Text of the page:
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Georgetown University’s Newspaper of Record since 1920

The Hoya

Georgetown University’s Newspaper of Record since 1920

The Hoya

Oncology Professor Presents on Exercise and Weight Loss in Breast Cancer Prevention in Black Women

Chiranjeev Dash, associate professor of oncology and biostatistics, gave a talk about his research on the importance of exercise and weight loss in preventing breast cancer among minority women.

The Lombardi Comprehensive Cancer Center hosted a presentation on the importance of exercise and weight loss in breast cancer prevention on Feb. 1. 

The event, part of a monthly Grand Rounds lecture series that allows experts to share knowledge about research in family medicine, was hosted by Chiranjeev Dash, an associate professor of oncology and biostatistics at the Georgetown University School of Medicine. Dash offered insight into his recent study, called F.I.E.R.C.E. (Focused Intervention on Exercise to Reduce Cancer), which sought to identify potential limiting factors for breast cancer and bridge racial disparities in the field.

During the webinar, Dash discussed his research on physical activity interventions to improve the metabolic health in Black women who are at high risk for breast cancer.

In the District of Columbia, reports have shown that the breast cancer mortality rate is over two times higher for Black women than for white women, with the most deaths occurring in Wards 7 and 8.

According to Dash, since Black women have a higher proportion of residence in Wards 7 and 8, this statistic reflects a trend of disparity in breast cancer mortality between Black women and white women in the District and nationally.

“We know some of the reasons why we have cancer health disparities across the United States, and it’s multifactorial,” Dash said at the event. “It’s not just race or ethnicity, it’s not just differences in diet or physical activity, all this comes together with environmental and behavioral factors as well as biological and genetic factors.”

One independent risk factor that contributes to this increased prevalence of breast cancer is metabolic syndrome, a group of conditions including high blood pressure, high blood sugar, excess body fat around the waist and abnormal cholesterol levels.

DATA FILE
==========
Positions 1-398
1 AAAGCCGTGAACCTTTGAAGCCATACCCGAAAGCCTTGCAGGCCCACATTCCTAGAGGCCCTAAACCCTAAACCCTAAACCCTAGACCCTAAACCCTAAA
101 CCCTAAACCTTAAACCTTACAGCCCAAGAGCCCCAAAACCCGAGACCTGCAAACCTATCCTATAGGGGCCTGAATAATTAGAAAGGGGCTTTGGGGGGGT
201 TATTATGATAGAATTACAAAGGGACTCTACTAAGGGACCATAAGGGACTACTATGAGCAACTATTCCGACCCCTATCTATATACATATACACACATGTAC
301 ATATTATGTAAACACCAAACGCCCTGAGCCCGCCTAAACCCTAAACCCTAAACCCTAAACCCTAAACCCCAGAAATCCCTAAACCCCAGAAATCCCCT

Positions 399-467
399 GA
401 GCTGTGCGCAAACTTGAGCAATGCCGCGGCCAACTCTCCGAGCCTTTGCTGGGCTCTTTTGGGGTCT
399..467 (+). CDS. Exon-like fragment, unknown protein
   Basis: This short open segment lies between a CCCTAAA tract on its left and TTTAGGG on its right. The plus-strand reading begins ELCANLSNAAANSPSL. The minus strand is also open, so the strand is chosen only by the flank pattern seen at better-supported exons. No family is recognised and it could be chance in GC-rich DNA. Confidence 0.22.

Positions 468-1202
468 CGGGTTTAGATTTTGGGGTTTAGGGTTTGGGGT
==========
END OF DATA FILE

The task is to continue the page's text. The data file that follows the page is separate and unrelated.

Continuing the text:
According to Dash, while previous research has demonstrated that exercise helps to reduce metabolic syndrome, these studies have not included a diverse sample of participants.

“What we don’t have much data on is inclusion of African American women, especially those who we would put at the highest risk in terms of obesity and sedentary behavior,” Dash said. 

This lack of data led Dash and his team to investigate whether exercise interventions in postmenopausal, metabolically unhealthy Black women would reduce components of metabolic syndrome as well as biomarkers, or molecules found in the blood, that are a sign of breast cancer.

Georgetown University | A professor from the Georgetown University School of Medicine presented on the role of exercise and weight change in breast cancer prevention on Feb 1.

F.I.E.R.C.E observed one group of women who completed supervised workouts, one that completed workouts at home and a control group who made no changes to diet or exercise. The study was funded by the National Institute on Minority Health and Health Disparities and had 213 participants.

After six months, the researchers did not find significant changes in waist circumference, body mass index or fat mass between the control group and two other groups. However, Dash explained that while women across all three groups lost weight on average, the home-based and supervised groups had significant changes in terms of prevalence of metabolic syndrome compared to the control group. 

“The exercise groups gained something more than just weight loss,” Dash said. “Our home-based exercise and supervised exercise resulted in reductions in metabolic syndrome.” 

Additionally, blood pressure and biomarker measurements suggested that the metabolic profile improved in both the supervised and home-based groups. Dash said that based on this, he concluded that short-term exercise regimens can improve metabolic profile and thus reduce the risk of breast cancer in metabolically-unhealthy Black women with a high cancer risk. 

Two years after the study was published, about 60% of the women returned for a follow-up assessment, and Dash found that women in the home-based exercise group had the most long-term success. 

“The home-based group was more likely to keep it up, so there was a more reduced rate but more consistent rate in weight loss,” Dash said.

F.I.E.R.C.E. research participants were recruited to engage with the mission of Georgetown’s Office of Minority Health & Health Disparities Research, which conducts research to reduce cancer disparities among underserved and ethnic minorities in D.C. According to Dash, such research addresses social deterrents of health and cancer health disparities in local communities while emphasizing cultural and relational sensitivity in patient interactions.

He said he celebrates Georgetown’s commitment to the diverse D.C. community that makes it possible to conduct impactful studies. 

“Part of the reason we can do these real life community-based studies is we have a community-based center, Georgetown in southeast D.C., and we have outreach staff who reflect the diversity we see in the community we serve,” Dash said.

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